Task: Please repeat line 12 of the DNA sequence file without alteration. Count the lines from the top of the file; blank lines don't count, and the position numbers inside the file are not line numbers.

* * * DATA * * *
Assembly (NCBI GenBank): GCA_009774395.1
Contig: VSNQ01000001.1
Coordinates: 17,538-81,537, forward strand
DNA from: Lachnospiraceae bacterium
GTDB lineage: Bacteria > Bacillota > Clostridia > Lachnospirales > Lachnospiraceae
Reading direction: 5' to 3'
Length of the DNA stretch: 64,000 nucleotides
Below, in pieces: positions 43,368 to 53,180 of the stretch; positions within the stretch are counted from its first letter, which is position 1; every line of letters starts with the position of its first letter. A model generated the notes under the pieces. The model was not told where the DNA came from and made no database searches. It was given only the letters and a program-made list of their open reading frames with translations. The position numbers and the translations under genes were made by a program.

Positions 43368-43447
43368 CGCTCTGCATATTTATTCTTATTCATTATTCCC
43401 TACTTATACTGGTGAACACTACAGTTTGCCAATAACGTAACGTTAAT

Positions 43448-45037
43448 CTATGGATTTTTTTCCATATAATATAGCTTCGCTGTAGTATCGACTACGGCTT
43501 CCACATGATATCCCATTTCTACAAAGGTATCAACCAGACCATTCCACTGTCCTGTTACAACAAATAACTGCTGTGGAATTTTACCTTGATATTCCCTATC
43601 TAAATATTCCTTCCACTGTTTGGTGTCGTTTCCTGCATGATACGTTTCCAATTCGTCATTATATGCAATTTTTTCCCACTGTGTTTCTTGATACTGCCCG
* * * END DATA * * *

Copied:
Positions 43448-45037